This guide gives hospitals practical tools and step-by-step guidance to improve patient and family engagement. It includes strategies that hospitals can implement, including layperson advisors, and improving communications during admissions, at the bedside during shift changes, and with discharge planning. Click here to download the guide.
American Society for Healthcare Engineering 2012 Advocacy Report
The report includes a collection of articles and information based on the society’s unified code initiative, and details how codes that are conflicting, outdated burden the health care system. This affects patient safety due to the fact that the billions of dollars wasted on outdated or conflicting codes is money that hospitals can be used toward safe patient care. Click here to download the report.
New Injection Safety Campaign Stresses One Needle, One Syringe at One Time
The Centers for Disease Control and Prevention (CDC) and the Safe Injection Practices Coalition (SIPC) have released new training materials as part of their One and Only Campaign. The campaign aims to eliminate adverse events resulting from unsafe injection practices.
Since 2001, more than 130,000 patients in the United States have been notified of potential exposure to hepatitis B virus (HBV), hepatitis C virus (HCV), and HIV due to lapses in basic infection control practices. Many of these lapses involved healthcare providers reusing syringes, resulting in contamination of medication vials or containers which were then used on subsequent patients.
The One and Only Campaign stresses that providers must use a needle and a syringe only one time for each and every injection. This practice will greatly reduce the risk of contracting hepatitis and other infections through medical injection.
The goal of the campaign is to ensure patients are protected every time they receive a medical injection. SIPC members believe the goal can be attained by empowering patients and reeducating healthcare providers regarding safe injection practices. Targeted education and awareness campaigns focus on influencing the culture of patient safety.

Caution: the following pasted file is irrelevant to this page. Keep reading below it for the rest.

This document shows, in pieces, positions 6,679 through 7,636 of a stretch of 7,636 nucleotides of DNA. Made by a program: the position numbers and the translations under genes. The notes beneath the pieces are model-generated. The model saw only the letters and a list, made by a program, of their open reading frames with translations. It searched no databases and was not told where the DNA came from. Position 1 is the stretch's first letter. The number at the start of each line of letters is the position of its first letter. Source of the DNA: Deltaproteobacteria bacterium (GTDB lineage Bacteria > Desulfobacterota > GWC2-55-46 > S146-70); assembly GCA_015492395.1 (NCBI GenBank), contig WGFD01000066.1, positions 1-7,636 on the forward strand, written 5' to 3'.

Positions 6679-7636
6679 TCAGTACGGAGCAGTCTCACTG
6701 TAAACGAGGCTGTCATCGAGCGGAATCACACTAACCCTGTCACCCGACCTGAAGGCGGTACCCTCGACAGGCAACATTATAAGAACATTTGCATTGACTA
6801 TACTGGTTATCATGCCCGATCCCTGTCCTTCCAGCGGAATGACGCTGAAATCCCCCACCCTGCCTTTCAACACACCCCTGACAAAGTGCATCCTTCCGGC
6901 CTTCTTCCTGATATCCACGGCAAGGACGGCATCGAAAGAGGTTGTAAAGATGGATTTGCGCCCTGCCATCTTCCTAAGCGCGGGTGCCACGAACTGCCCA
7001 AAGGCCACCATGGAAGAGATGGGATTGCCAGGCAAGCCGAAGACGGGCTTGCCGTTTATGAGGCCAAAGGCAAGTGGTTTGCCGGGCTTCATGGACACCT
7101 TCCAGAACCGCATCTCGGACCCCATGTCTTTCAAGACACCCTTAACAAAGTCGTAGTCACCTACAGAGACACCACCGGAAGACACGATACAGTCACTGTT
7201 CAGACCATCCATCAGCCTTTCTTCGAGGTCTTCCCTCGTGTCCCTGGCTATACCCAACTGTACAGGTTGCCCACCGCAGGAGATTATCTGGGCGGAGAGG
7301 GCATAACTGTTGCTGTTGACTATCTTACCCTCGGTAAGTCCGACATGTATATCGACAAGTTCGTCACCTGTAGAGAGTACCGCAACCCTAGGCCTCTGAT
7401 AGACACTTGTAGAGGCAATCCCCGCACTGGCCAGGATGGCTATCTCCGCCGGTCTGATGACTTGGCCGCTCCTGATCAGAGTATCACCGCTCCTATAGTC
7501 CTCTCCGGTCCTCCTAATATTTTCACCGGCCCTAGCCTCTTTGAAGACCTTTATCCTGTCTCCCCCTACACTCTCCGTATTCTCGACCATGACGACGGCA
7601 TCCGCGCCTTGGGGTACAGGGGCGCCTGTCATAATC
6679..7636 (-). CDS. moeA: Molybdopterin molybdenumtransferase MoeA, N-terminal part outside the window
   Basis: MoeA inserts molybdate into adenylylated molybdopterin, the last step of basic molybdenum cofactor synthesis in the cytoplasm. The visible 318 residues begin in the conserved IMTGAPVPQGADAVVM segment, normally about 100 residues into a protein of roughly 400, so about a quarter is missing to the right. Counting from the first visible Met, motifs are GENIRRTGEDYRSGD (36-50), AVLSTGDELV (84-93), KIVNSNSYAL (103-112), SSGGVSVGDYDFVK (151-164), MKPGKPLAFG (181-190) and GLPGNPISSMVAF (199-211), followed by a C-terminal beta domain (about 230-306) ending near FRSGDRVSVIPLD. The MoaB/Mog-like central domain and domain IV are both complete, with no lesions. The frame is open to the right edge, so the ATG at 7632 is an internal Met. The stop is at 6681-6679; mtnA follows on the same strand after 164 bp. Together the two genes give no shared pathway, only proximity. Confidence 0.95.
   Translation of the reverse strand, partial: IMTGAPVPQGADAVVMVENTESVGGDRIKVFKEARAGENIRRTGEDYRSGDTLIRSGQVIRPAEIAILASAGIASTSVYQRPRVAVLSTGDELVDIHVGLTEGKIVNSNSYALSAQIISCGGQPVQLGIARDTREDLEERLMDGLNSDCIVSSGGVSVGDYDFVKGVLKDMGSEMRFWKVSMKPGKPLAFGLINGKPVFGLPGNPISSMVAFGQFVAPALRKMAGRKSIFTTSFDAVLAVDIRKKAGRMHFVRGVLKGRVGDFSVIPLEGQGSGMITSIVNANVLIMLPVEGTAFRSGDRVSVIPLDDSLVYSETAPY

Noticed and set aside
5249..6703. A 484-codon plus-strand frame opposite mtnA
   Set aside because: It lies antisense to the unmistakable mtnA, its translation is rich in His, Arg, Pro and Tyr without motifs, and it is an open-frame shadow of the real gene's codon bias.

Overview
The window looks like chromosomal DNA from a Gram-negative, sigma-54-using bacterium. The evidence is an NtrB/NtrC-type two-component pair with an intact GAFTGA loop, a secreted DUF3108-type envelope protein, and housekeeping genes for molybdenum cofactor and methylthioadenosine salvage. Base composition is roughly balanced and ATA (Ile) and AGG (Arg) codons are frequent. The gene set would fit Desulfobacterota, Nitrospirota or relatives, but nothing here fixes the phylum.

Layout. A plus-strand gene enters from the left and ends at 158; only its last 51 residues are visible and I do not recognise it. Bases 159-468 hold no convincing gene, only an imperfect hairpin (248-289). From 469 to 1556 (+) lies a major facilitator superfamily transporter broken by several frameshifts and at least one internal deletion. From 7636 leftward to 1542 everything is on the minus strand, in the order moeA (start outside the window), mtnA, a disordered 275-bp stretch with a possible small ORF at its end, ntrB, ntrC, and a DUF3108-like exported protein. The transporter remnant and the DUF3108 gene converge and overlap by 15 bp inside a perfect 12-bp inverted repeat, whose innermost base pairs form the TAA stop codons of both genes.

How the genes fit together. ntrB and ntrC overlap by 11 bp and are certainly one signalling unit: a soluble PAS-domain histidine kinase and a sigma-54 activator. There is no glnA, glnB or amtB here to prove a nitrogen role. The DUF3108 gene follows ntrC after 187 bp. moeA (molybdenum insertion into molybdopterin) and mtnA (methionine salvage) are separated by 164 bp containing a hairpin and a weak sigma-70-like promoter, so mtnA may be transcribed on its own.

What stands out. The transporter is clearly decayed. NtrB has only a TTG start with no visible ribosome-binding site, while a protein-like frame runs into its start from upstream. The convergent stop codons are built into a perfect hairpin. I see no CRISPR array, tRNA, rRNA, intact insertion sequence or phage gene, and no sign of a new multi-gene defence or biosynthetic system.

A wide range of educational materials are available through the campaign including:
Click Here for more information about SIPC’s One and Only Campaign and to download campaign training resources.
Join ASHRM in Eliminating Surgical Fires
ASHRM and the U.S. Food and Drug Administration (FDA) are spreading awareness of the factors that contribute to surgical fires.
ASHRM is one of more than 20 organizations participating in the FDA’s Preventing Surgical Fires Initiative. The FDA launched the initiative on October 13, 2011 to supplement the efforts of healthcare organizations that developed tools and programs to reduce the risk of surgical fires. The goals of the initiative are to:
Surgical fires are defined as fires that occur in, on or around a patient who is undergoing a medical or surgical procedure. According to the ECRI Institute’s New Clinical Guide to Surgical Fire Prevention, an estimated 550 to 650 surgical fires occur in the United States each year.
Surgical fires can occur any time three elements are present:
Click Here for more information on the FDA’s Preventing Surgical Fires Initiative.
As a SIPC Member, ASHRM Draws Attention to Safe Use of Single-Dose/Single-Use Vials
A report from the Centers for Disease Control and Prevention (CDC) found that transmission of life-threatening bacterial infections, including MRSA, can occur when healthcare personnel use medication in containers labeled as single-dose or single-use for more than one patient, a practice that is against standard precautions. This report summarizes the investigation of two outbreaks of invasive Staphylococcus aureus infection confirmed in 10 patients being treated for pain in outpatient clinics. In each outbreak, healthcare personnel had used single-dose or single-use vials for more than one patient.
The Safe Injection Practices Coalition (SIPC), a partnership of patient advocacy organizations and foundations, including ASHRM, is using this report to draw attention to the importance of following safe injection practices at all times, even during times of medication shortages. SIPC has put together a portfolio of resources to assist your organization in following safe injection practices. The portfolio includes a:
ASHRM has identified these Patient Safety Resources to assist you in identifying useful information and helpful contacts. Click here for more information